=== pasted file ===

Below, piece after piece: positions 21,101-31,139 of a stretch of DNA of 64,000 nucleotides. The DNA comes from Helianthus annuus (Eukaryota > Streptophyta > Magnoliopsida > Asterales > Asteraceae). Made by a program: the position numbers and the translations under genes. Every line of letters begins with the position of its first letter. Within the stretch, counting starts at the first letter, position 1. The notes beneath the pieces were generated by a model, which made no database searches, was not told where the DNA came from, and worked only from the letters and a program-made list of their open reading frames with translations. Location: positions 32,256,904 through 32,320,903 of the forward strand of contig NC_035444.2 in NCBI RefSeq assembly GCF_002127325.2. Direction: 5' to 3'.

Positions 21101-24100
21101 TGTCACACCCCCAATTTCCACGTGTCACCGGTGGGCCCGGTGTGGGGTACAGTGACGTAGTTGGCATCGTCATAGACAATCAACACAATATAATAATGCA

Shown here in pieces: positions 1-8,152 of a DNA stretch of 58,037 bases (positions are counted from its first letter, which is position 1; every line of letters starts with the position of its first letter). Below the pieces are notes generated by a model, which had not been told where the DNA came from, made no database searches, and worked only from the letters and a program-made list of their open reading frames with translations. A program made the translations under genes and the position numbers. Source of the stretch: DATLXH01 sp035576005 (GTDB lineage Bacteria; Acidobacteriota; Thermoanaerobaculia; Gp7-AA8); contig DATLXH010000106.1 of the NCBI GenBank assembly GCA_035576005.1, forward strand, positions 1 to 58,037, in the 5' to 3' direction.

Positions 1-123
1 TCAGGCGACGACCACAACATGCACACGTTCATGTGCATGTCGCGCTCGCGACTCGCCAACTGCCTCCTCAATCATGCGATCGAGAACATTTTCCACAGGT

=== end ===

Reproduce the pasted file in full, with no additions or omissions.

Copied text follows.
Below, piece after piece: positions 21,101-31,139 of a stretch of DNA of 64,000 nucleotides. The DNA comes from Helianthus annuus (Eukaryota > Streptophyta > Magnoliopsida > Asterales > Asteraceae). Made by a program: the position numbers and the translations under genes. Every line of letters begins with the position of its first letter. Within the stretch, counting starts at the first letter, position 1. The notes beneath the pieces were generated by a model, which made no database searches, was not told where the DNA came from, and worked only from the letters and a program-made list of their open reading frames with translations. Location: positions 32,256,904 through 32,320,903 of the forward strand of contig NC_035444.2 in NCBI RefSeq assembly GCF_002127325.2. Direction: 5' to 3'.

Positions 21101-24100
21101 TGTCACACCCCCAATTTCCACGTGTCACCGGTGGGCCCGGTGTGGGGTACAGTGACGTAGTTGGCATCGTCATAGACAATCAACACAATATAATAATGCA

Shown here in pieces: positions 1-8,152 of a DNA stretch of 58,037 bases (positions are counted from its first letter, which is position 1; every line of letters starts with the position of its first letter). Below the pieces are notes generated by a model, which had not been told where the DNA came from, made no database searches, and worked only from the letters and a program-made list of their open reading frames with translations. A program made the translations under genes and the position numbers. Source of the stretch: DATLXH01 sp035576005 (GTDB lineage Bacteria; Acidobacteriota; Thermoanaerobaculia; Gp7-AA8); contig DATLXH010000106.1 of the NCBI GenBank assembly GCA_035576005.1, forward strand, positions 1 to 58,037, in the 5' to 3' direction.

Positions 1-123
1 TCAGGCGACGACCACAACATGCACACGTTCATGTGCATGTCGCGCTCGCGACTCGCCAACTGCCTCCTCAATCATGCGATCGAGAACATTTTCCACAGGT